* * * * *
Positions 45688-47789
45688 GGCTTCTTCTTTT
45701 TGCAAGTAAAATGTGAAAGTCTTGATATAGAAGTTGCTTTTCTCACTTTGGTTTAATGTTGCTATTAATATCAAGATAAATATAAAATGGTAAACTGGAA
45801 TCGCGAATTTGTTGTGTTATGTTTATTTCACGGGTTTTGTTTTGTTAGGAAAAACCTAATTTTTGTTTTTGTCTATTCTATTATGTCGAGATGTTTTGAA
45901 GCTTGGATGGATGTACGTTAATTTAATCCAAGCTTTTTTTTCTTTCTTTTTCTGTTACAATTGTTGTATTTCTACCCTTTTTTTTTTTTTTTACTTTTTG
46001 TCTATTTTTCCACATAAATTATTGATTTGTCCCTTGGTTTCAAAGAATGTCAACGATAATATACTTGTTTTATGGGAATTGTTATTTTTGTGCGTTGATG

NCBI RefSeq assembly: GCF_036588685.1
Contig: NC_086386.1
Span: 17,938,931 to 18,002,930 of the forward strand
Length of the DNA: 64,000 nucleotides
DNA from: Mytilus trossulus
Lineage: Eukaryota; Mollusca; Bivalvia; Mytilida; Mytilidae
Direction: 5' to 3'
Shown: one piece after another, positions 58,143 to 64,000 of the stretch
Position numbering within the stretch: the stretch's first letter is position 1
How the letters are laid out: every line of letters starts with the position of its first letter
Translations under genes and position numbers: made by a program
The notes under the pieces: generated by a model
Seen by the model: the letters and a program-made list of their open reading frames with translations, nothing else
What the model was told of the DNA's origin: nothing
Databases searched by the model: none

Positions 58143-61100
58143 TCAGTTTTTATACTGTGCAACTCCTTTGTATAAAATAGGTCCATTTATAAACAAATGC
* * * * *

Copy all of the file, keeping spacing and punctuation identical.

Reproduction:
Positions 45688-47789
45688 GGCTTCTTCTTTT
45701 TGCAAGTAAAATGTGAAAGTCTTGATATAGAAGTTGCTTTTCTCACTTTGGTTTAATGTTGCTATTAATATCAAGATAAATATAAAATGGTAAACTGGAA
45801 TCGCGAATTTGTTGTGTTATGTTTATTTCACGGGTTTTGTTTTGTTAGGAAAAACCTAATTTTTGTTTTTGTCTATTCTATTATGTCGAGATGTTTTGAA
45901 GCTTGGATGGATGTACGTTAATTTAATCCAAGCTTTTTTTTCTTTCTTTTTCTGTTACAATTGTTGTATTTCTACCCTTTTTTTTTTTTTTTACTTTTTG
46001 TCTATTTTTCCACATAAATTATTGATTTGTCCCTTGGTTTCAAAGAATGTCAACGATAATATACTTGTTTTATGGGAATTGTTATTTTTGTGCGTTGATG

NCBI RefSeq assembly: GCF_036588685.1
Contig: NC_086386.1
Span: 17,938,931 to 18,002,930 of the forward strand
Length of the DNA: 64,000 nucleotides
DNA from: Mytilus trossulus
Lineage: Eukaryota; Mollusca; Bivalvia; Mytilida; Mytilidae
Direction: 5' to 3'
Shown: one piece after another, positions 58,143 to 64,000 of the stretch
Position numbering within the stretch: the stretch's first letter is position 1
How the letters are laid out: every line of letters starts with the position of its first letter
Translations under genes and position numbers: made by a program
The notes under the pieces: generated by a model
Seen by the model: the letters and a program-made list of their open reading frames with translations, nothing else
What the model was told of the DNA's origin: nothing
Databases searched by the model: none

Positions 58143-61100
58143 TCAGTTTTTATACTGTGCAACTCCTTTGTATAAAATAGGTCCATTTATAAACAAATGC